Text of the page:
Scenario / Questions

When I try to exit from my Linux server I get the message:

There are stopped jobs.

: Is there a single command to kill these?

Find below all possible solutions or suggestions for the above questions..

Suggestion: 1

To quickly kill all the stopped jobs under the bash, enter:

kill -9 `jobs -ps`

jobs -ps lists the process IDs (-p) of the stopped (-s) jobs.
kill -9 `jobs -ps` sends SIGKILL signals to all of them.

Suggestion: 2

Try typing this:

kill -9 $(jobs -p)

Suggestion: 3

The accepted answer would kill all jobs (which is sufficient in this case) and not merely the stopped ones. Should you want to kill only the Stopped ones, run:

kill $(jobs -l | grep Stopped | cut -d' ' -f3)

Suggestion: 4

The easiest way is actually to simply immediately retry the exit; bash will take that to mean “kill all stopped jobs and exit”.

Suggestion: 5
for x in `jobs -p` ; do kill -9 $x ; done

Suggestion: 6

Just in case this helps someone else — most people are here because they have some stopped processes that they started, backgrounded via the shell maybe. I needed to find processes, as root, stopped by other users, for which variants on the jobs command won’t do.

A bit of digging around with man ps got me to this:

ps -a -o pid,user,cmd,state | grep 'T$'

Explanation: the -a flag says show all processes, then -o controls output, what info will be shown about each process. I’m choosing pid, user, cmd (the command line), and state, which is the process state.

From man ps:

PROCESS STATE CODES
   Here are the different values that the s, stat and state output specifiers (header "STAT" or "S") will display to describe the
   state of a process:
           D    uninterruptible sleep (usually IO)
           R    running or runnable (on run queue)
           S    interruptible sleep (waiting for an event to complete)
           T    stopped, either by a job control signal or because it is being traced
           W    paging (not valid since the 2.6.xx kernel)
           X    dead (should never be seen)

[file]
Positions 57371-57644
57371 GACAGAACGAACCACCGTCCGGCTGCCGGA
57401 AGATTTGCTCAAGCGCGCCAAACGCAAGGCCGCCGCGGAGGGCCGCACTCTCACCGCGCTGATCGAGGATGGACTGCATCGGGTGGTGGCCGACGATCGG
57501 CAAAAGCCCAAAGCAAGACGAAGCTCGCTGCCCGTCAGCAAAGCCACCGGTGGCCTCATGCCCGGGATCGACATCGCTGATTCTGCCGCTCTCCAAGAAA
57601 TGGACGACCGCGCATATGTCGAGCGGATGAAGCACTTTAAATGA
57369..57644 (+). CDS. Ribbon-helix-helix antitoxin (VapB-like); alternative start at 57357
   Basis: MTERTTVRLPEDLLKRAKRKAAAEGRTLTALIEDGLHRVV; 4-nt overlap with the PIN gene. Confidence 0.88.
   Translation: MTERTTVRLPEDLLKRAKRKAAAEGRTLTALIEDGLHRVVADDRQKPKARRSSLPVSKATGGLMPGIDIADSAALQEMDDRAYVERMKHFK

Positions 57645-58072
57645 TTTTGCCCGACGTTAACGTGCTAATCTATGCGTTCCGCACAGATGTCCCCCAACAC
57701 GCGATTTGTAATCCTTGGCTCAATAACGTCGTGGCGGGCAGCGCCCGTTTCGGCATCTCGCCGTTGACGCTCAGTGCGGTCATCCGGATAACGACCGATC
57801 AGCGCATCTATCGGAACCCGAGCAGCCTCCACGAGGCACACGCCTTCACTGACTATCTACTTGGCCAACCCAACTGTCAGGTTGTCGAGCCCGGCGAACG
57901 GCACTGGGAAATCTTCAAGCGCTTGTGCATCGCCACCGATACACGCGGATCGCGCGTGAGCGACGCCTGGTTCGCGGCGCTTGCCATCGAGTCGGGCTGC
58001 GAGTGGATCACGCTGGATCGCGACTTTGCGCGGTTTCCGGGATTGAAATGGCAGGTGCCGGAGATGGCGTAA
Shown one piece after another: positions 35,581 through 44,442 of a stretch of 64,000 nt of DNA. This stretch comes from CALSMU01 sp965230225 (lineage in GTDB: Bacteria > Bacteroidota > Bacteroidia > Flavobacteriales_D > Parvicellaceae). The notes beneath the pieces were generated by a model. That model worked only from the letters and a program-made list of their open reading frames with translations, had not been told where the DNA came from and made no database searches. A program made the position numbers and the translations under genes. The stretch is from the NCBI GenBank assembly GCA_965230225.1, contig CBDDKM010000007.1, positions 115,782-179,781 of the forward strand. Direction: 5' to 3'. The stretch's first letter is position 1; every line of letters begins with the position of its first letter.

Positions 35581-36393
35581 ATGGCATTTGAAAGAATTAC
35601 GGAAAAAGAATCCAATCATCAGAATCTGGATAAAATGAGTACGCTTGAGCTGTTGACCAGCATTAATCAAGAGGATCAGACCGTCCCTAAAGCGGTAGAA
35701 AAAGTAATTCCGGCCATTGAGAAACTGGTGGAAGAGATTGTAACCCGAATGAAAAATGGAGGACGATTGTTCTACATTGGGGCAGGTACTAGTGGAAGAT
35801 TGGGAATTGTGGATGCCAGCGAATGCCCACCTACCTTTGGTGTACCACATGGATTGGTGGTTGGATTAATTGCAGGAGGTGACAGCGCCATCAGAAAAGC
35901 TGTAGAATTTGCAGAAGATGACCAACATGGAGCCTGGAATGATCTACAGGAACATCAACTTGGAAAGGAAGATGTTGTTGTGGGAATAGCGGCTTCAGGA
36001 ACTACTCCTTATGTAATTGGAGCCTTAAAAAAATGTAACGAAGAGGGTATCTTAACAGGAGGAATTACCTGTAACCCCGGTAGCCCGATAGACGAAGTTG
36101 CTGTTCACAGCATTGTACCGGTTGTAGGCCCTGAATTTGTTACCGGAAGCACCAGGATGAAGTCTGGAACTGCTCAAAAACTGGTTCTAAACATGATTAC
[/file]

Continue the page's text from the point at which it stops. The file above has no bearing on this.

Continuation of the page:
Z    defunct ("zombie") process, terminated but not reaped by its parent

so finally I pipe it to grep T$ which says, show me all the processes that have T in the last column.

And then I have a nice list of all the processes from different users that are in the stopped state.

$ ps -a -o pid,user,cmd,state | grep 'T$'
  865 joson74+ python                      T
  885 joson74+ sh -c less                  T
  886 joson74+ less                        T
 1014 minames+ python3.4 -i /home/minames  T
 5352 MooKo    nano stdio.h                T
 7851 harry    tmux attach                 T
12083 harry    tmux attach                 T
13495 gorylla+ python3.4 -i /home/gorylla1 T
18009 conr1d   vim                         T
19664 enythin+ python                      T
24906 wardlist python                      T

Suggestion: 7

If you want to remove some stopped jobs but not all, try this:

First, list jobs, you will get something like this:

$ jobs -l

[2]   4813 Stopped                 ./parse < call.txt
[3]-  4819 Stopped                 ./parse < call.txt

send kill to a stopped job, it will do nothing but queue
than bring it in in foreground, it will terminate

$ fg %2
./parse < call.txt
Terminated

$ jobs -l
[3]-  4819 Stopped                 ./parse < call.txt

Suggestion: 8

Normally if you got that message, you need to logout twice. E.g. first Ctrl+D gives you the warning message to inform you about stopped jobs, pressing for the second time will log you out killing the jobs. This the same applies to logout and exit commands.

To kill them manually, try: kill $(jobs -p).


If you don’t want to kill jobs from your current shell, you can remove them from the table of active jobs without killing by using disown command. E.g.

$ sleep 1000 &
[1] 19404
$ jobs
[1]+  Running                 sleep 1000 &
$ disown

Stopped jobs also can be determined by the state of the process (T character) which means the process was stopped by signal such as SIGSTOP, SIGTSTP or other (like SIGTTIN, or SIGTTOU).

In case when jobs a shell builtin command is not available, stopped processes can be listed by the following command:

ps wuax | awk '$8 ~ "T"'

To kill them all, you can basically type:

kill -9 $(ps wuax | awk 'NR>1 && $8 ~ "T" {print $2}')

Here is a simple test:

$ sleep 1000 &
[1] 2014
$ sleep 1000 &
[2] 2015
$ sleep 1000 &
[3] 2016
$ sleep 1000 &
[4] 2017
$ killall -STOP sleep
[1]   Stopped                 sleep 1000
[2]   Stopped                 sleep 1000
[3]   Stopped                 sleep 1000
[4]   Stopped                 sleep 1000
$ ps wuax | awk '$8 ~ "T"'
USER       PID %CPU %MEM    VSZ   RSS TTY      STAT START   TIME COMMAND
vagrant   2014  0.0  0.0   7228   832 pts/0    T    20:38   0:00 sleep 1000
vagrant   2015  0.0  0.0   7228   708 pts/0    T    20:38   0:00 sleep 1000
vagrant   2016  0.0  0.0   7228   760 pts/0    T    20:38   0:00 sleep 1000
vagrant   2017  0.0  0.0   7228   828 pts/0    T    20:38   0:00 sleep 1000
$ kill -9 $(awk 'NR>1 && $8 ~ "T" {print $2}' <(ps wuax))
$ jobs
[1]   Killed                  sleep 1000
[2]   Killed                  sleep 1000
[3]   Killed                  sleep 1000
[4]   Killed                  sleep 1000